Supervisors Pedal Bike Plan for County

Supervisors Pedal Bike Plan for County

Board approves Draft Bicycle & Pedestrian Plan.

Though Board of Supervisors chairman Scott York lives in Sterling Park where his children could ride their bikes to Park View High School, the roads lack a bikeway system to get them there.

That’s why York (R-At large) gave his support at the Oct. 20 board meeting for the Draft Bicycle & Pedestrian Plan, “a solution to connect community to community,” he said. “This allows us to make connectivity happen.”

That connectivity is a countywide network of pedestrian, bicycle and shared-use paths among neighborhoods, work places, shopping centers and other components of the county. As of now, the county’s public right-of-way areas that could be used by pedestrians and cyclists includes discontinuous sidewalks, road crossings without pedestrian crosswalk areas and a lack of bike lanes, though individual neighborhoods may have bike paths that are “often narrow and winding and do not connect to destinations,” as stated in the draft plan. “Bicycling or walking is often not a safe or convenient option.”

FOR THE PAST year, a Citizens Advisory Committee, county staff and consultants developed the Bicycle & Pedestrian Plan to identify locations in the county that could provide pedestrian and bicycle access through the addition of sidewalks, bike lanes, pathways and intersection crossings. The plan, which is included in the county’s Revised General Plan adopted in July 2001, focuses on using the county’s road network, unlike the existing W&OD Trail that follows an abandoned rail corridor from east to west across the county. The county has few remaining abandoned rail corridors to develop additional off-road trails and is therefore reliant on the roadways.

The plan incorporates programs that support and encourage walking and bicycling and addresses the need for secure bike parking and mixed-use developments that make short trips feasible, along with the need for bike and pedestrian safety programs and traffic law enforcement programs that teach users how to safely share the road.

“I believe it’s a good framework in which to work,” said William Bogard (I-Sugarland Run). “I think it will evolve over time as we work on it.”

In other words, the plan can be carried out as the county is able to implement the improvements and, as stated in the draft plan, can help the county ensure that bicycle and pedestrian accommodations are included in local, state and regional transportation projects.

“What the plan does is set standards for us and forces us to address the issue when development comes through,” Bogard said. “It will be handled the same as our roads. We put our roads together piecemeal.”

Developers and homeowner associations will be able to include the pedestrian and bicycle pathways in their developments, and developers as part of their proffers, said Charles Harris (D-Broad Run).

The Board of Supervisors approved the plan 6-3 with James Burton (I-Mercer), Eugene Delgaudio (R-Sterling) and Drew Hiatt (R-Dulles) voting against.

Burton was disappointed that the plan did not mention the implementation costs and sets high expectations for the public. “It’s a recreation plan, not a transportation plan,” he said. “I reluctantly will not be able to support this plan.”

“We’re creating an unrealistic expectation,” Hiatt said.

The board directed the county administrator to begin implementing several of the high priority tasks in the plan, including:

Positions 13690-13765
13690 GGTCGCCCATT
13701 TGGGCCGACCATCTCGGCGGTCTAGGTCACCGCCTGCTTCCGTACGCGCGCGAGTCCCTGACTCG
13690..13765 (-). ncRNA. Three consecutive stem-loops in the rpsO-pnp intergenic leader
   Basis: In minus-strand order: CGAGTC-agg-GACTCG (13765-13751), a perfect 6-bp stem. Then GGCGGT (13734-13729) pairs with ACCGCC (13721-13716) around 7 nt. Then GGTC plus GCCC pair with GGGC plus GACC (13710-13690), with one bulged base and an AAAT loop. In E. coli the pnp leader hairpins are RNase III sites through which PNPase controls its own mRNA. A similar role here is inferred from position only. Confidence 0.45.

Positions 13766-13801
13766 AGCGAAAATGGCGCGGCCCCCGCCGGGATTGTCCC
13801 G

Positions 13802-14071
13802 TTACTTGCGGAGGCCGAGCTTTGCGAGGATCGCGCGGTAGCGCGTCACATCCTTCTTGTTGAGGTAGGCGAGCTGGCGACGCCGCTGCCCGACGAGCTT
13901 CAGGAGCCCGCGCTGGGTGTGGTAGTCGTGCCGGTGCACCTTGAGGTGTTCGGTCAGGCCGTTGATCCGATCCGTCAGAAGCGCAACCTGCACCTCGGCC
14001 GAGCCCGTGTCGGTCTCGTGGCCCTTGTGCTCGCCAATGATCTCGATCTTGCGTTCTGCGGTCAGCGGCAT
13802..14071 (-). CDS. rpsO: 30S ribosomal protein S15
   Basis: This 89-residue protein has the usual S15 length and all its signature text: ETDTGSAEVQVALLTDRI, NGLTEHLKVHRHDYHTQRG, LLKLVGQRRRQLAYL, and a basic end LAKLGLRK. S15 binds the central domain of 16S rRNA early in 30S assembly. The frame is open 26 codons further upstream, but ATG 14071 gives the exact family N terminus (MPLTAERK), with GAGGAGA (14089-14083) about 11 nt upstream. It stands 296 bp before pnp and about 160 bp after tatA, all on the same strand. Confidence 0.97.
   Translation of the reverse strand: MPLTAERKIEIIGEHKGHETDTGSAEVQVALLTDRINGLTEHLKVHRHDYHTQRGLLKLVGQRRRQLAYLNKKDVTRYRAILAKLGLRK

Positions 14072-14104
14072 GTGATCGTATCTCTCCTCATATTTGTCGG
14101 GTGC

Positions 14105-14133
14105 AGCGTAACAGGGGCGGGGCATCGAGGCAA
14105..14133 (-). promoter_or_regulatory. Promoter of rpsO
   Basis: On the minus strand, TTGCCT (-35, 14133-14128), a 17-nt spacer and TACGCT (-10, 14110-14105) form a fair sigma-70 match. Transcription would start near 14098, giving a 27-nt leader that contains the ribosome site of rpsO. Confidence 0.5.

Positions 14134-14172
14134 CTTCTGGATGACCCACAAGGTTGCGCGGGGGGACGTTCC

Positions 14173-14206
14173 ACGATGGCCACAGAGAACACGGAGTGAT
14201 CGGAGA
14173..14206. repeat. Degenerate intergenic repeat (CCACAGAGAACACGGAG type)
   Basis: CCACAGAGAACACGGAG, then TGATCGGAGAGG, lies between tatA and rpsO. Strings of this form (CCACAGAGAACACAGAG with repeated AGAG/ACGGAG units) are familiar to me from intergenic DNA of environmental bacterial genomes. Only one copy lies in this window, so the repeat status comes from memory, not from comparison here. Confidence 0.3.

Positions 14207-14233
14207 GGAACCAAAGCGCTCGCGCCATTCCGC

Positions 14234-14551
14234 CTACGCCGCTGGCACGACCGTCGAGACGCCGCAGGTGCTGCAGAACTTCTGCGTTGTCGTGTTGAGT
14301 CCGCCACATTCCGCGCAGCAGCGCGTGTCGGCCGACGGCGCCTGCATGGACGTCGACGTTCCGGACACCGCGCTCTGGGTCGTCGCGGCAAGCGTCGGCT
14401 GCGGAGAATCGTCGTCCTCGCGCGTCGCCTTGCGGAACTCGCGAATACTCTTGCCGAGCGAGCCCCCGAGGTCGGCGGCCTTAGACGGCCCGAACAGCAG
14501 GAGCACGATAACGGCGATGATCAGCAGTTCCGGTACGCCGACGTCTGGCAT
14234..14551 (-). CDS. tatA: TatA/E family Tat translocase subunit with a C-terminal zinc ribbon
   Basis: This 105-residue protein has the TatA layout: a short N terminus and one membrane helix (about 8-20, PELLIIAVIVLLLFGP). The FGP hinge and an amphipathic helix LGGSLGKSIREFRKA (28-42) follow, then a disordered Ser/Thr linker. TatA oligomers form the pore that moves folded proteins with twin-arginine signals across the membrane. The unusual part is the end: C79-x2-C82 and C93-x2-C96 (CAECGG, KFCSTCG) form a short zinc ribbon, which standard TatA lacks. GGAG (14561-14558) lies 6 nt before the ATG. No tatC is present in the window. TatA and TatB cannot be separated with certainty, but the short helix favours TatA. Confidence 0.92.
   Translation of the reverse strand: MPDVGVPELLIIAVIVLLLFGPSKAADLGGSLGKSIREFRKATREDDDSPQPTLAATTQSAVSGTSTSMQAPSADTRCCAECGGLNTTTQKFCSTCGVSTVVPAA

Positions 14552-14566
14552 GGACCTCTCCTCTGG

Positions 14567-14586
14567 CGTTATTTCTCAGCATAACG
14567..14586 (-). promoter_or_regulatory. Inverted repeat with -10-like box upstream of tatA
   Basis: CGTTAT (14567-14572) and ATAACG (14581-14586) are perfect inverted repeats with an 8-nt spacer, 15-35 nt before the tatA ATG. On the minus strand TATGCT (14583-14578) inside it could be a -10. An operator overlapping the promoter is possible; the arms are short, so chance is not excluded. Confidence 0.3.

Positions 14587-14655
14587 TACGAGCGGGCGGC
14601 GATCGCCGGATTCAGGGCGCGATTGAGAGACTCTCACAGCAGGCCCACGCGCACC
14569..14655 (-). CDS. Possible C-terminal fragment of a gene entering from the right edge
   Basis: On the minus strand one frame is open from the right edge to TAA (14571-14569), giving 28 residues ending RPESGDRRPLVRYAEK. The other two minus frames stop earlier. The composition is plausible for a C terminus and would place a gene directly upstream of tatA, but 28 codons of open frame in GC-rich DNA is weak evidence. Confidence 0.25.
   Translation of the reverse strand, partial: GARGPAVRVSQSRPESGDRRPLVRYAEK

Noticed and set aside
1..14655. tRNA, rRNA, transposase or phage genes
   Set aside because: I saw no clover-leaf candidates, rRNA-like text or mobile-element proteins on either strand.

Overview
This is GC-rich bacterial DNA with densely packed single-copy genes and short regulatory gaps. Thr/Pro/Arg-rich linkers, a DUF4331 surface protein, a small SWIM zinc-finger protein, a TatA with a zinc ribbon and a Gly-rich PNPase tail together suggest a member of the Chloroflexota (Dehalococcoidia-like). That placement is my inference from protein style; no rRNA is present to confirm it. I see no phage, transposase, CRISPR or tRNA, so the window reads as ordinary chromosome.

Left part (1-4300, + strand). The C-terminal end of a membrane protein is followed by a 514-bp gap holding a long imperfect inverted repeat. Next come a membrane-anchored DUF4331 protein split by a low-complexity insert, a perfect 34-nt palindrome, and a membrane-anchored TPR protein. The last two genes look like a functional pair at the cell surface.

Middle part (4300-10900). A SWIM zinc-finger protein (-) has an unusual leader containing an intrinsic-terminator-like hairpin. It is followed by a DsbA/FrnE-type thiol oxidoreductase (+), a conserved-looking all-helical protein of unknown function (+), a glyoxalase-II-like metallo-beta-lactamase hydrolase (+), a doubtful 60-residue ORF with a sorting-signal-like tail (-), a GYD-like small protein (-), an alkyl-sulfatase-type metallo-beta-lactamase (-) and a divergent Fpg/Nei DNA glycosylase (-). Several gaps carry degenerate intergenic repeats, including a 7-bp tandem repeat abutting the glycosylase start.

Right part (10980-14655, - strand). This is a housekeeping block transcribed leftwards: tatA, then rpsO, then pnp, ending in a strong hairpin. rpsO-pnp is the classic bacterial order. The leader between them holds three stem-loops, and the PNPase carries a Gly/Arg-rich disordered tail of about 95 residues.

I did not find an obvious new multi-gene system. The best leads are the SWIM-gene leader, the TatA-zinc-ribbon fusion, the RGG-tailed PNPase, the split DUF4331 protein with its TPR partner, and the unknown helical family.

* Researching possible bicycle and pedestrian facilities along roads in the Suburban Policy Area in eastern Loudoun.

* Revising the zoning ordinance, Facilities Standard Manual and the Land Subdivision and Development Ordinance to incorporate policies in the plan into the county documents.

* Working with the Virginia Department of Transportation to integrate the plan's policies into roadway planning in the county.

* Developing a detailed implementation strategy.

IN OTHER BUSINESS, the Board of Supervisors:

* Approved names for the parks in University Center on Riverside Parkway and in Ashburn Village on Gloucester Parkway. The Park and Recreation Advisory Board reviewed community recommendations and selected Bles Park for the park at University Center in the George Washington University (GWU) campus. The park includes a 30-acre active park with two soccer fields and a trail system and a 94-acre passive park. The name commemorates Marcus J. and Alba Bles, former owners of the land where George Washington University now sits.

A second 10.4-acre park in Ashburn Village, which has a soccer field, a football field and two ball fields, was named Ray Muth Sr. Memorial Park to commemorate Muth, the former Ashburn Fire and Rescue chief and 35-year member of the county’s volunteer fire and rescue system.

* Heard a report that the county has been included in the Presidential Disaster Declaration in the aftermath of Hurricane Isabel and subsequent flooding. The county is eligible for reimbursement for debris removal and emergency protection measures. Two FEMA damage assessment teams inspected the county and with county staff identified $135,000 in public facilities damages, $132,000 in agriculture losses and $1.4 million in personal property damage. The public facilities include the Fire-Rescue Training Center, Courts Complex, Sheriff’s Administration, County Administration, Shenandoah Building and Loudoun Valley Community Center.

* Adopted a Stormwater Management Ordinance to comply with the Virginia Pollution Discharge Elimination System permit requirements for storm water discharge. The ordinance gives the county authority to maintain storm water infrastructure in dedicated easements, to establish easements for infrastructure not already located within an easement and to prohibit and penalize those making discharges into the county’s storm water system.